“The solutions are simple: we need young people to be given the same sized megaphone as their adult counterparts.”
We invited young activists from our youth activism project, When We Speak, to tell us about the impact that Covid-19 has had on their lives, and what people with power in education and local and national government could do better.
Lottie describes the injustice of young people’s voices being systematically excluded from the political sphere – from Covid-19 government press conferences to the restrictions put on young people’s voices because youth organisations are required to be non-partisan. D. talks about the anxiety caused by the crisis, and the pressure to be seen to be productive rather than to acknowledge that our mental health is suffering. Finally, Adeline offers a blistering assessment of the government support response, and makes a strong call for the government to listen to people who are affected by the crisis when making decisions.
Too Silly, Too Naïve, Too Young – Lottie Cooke
It was just Monday when I was scrolling through Twitter, a warm mug of tea in my hand and a fluffy dressing gown wrapped around my body, when my cosy evening came to an abrupt stop. Alicia Jones (age 16), Member of Youth Parliament for Thurrock, had tweeted how her question on gov.uk/ask had been revoked because “You cannot ask a question in the coronavirus (COVID-19) press conference because you are not old enough”. It seems as if the UK government has come to the ludicrous conclusion that being a young person directly correlates to having a lack of legitimate concerns. A lack of understanding. A lack of human rights.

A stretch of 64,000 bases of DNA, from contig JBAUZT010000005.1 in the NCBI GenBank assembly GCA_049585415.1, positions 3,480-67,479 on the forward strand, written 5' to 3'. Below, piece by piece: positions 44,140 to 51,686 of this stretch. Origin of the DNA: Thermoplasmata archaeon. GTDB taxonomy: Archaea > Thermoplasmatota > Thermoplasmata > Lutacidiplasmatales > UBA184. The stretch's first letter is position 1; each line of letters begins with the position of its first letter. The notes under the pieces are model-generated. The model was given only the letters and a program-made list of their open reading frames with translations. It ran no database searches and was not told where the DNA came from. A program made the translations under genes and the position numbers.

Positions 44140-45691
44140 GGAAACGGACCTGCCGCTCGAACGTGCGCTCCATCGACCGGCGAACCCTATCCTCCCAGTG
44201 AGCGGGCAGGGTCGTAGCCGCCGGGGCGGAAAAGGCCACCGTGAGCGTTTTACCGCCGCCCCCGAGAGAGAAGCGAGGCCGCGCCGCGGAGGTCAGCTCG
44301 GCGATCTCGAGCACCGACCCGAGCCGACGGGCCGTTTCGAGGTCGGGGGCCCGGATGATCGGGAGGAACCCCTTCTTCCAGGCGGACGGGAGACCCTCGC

To put into perspective how literally our human rights have been revoked, I would like to draw your attention to Article 12 of the United Nations Convention on the Rights of a Child. It states that “parties shall assure the child who is capable of forming his or her own views the right to express those views freely in all matters affecting the child”. It is blatantly clear to me that the UK government has clearly breached Article 12, stripping Jones and thousands of other young people of their rights to express their views.
Jones tells me that this happens far too often. In fact, when I asked if she had experienced authorities putting a metaphorical piece of gaffa tape over her lips previously, her immediate response was “Oh yeah!”. “You can ask any young person who is involved in a youth voice organisation or has a youth voice role and they can probably give you a long list of experiences where someone has said, no, you’re too young”. I pondered upon this for a minute, thinking “Hang on, doesn’t this completely eradicate the point of a “youth voice organisation”. Aren’t you then taking the “youth voice” out of “youth voice organisation”? I then had to remember that as 17-year-old women, this minute or two would likely be shut down by many authorities, another breach of that critical Article 12.